Contribute to a world in which elephants and people can coexist peacefully!
Please support my mission!
In 2002, during a volunteer holiday in Thailand, I was confronted with a terrified young elephant that I found on the streets of downtown Bangkok. With the dream of rescuing elephants from the streets, I founded ‘Bring the Elephant Home’ in 2004. With two rescued elephants, I started a long journey to bring them to a sanctuary in Nothern Thailand. The more I learned about elephants, the more I became aware that the loss of habitat is the cause of most problems elephants are facing. In 2007, Bring the Elephant Home shifted its focus from rescuing individual elephants to conservation and restoration of wild elephant habitat. This also includes mitigating human-elephant conflicts as a result of habitat degradation. I learned how much people love to participate in conservation action and how everything is connected. In nature, in society, and in successful programs to realize change.
Create corridors, increase biodiversity
Together with the local communities, we are planting trees to create corridors and to increase biodiversity. We are constructing small dams inside the protected areas so that elephants don’t need to roam to villages to find water. To reduce crop raiding, we are setting up chilli and beehive fences: a non-violent method to scare off elephants. Elephants are afraid of bees; when they try to break through a fence, the bees fly out and chase the elephants. Less sleepless nights, the bees pollinate the crops, and the honey provides additional income: all contributing to more tolerance towards the elephants. A win-win situation!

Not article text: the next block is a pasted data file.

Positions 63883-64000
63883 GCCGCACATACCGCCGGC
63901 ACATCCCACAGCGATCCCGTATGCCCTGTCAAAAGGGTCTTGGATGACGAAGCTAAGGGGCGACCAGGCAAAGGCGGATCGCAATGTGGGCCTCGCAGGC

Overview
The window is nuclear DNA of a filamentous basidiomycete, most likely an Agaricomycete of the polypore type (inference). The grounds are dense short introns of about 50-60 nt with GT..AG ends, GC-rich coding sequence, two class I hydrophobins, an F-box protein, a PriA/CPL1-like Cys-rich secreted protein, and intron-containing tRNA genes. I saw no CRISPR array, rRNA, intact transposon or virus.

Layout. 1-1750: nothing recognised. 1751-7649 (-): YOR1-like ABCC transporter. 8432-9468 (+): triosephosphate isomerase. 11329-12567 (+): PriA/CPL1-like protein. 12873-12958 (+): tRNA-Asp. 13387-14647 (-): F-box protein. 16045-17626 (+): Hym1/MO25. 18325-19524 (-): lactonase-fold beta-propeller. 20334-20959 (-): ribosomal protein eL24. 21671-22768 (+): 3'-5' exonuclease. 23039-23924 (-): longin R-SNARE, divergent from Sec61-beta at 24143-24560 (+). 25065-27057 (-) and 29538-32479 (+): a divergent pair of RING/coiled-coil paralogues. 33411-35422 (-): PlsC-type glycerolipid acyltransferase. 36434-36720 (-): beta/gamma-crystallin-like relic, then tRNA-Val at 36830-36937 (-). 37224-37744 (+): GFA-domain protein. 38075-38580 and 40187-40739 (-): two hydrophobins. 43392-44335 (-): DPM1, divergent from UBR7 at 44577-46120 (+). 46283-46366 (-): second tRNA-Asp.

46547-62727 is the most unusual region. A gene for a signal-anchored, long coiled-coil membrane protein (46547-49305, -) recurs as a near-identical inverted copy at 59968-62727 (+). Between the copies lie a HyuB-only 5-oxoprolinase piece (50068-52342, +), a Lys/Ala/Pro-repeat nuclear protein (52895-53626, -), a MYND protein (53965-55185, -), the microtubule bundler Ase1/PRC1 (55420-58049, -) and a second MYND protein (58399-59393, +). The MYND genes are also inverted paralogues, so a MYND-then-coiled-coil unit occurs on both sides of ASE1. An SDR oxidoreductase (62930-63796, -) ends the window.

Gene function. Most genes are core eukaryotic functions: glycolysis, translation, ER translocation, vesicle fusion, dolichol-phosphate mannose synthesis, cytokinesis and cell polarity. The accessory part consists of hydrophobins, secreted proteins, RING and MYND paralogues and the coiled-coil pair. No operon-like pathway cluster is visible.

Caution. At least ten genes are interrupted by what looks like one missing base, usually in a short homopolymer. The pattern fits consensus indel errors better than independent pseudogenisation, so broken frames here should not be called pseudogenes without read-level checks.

It’s seventeen years later now, and I live in the bush in South Africa, where elephants are facing similar challenges. Lack of suitable habitat for elephants results in escalating human-elephant conflicts. As a PhD researcher, I am investigating sustainable human-elephant coexistence strategies, that reconcile conservation and human wellbeing goals. By applying an approach that combines community engagement, education, research and practical conservation action.
Connect to protected areas
In Mozambique, we are planning to create a corridor to connect two protected areas together with Elephants Alive and local organizations. My focus will mainly be on involving the local community in the corridor area through workshops and identifying job opportunities through the planting of trees, alternative crops, installing chilli and bee fences and ecotourism. In Thailand, Bring the Elephant Home is working on similar projects so that we can test and improve the model on both continents.
With your support and in collaboration with other scientists, I would like to achieve this in Southern Africa:
- Gain more knowledge about the needs of elephants for living space, food, water and safety through the analysis of GPS tracking data, land use and human-elephant conflict incidents.
- More insight into the needs of the farmers who currently live in the corridor area through workshops and surveys.
- To design a corridor between protected areas and to implement sustainable solutions to prevent crop-raiding, such as bee and chilli fences.
- To improve the relationship between humans and elephants through active community engagement.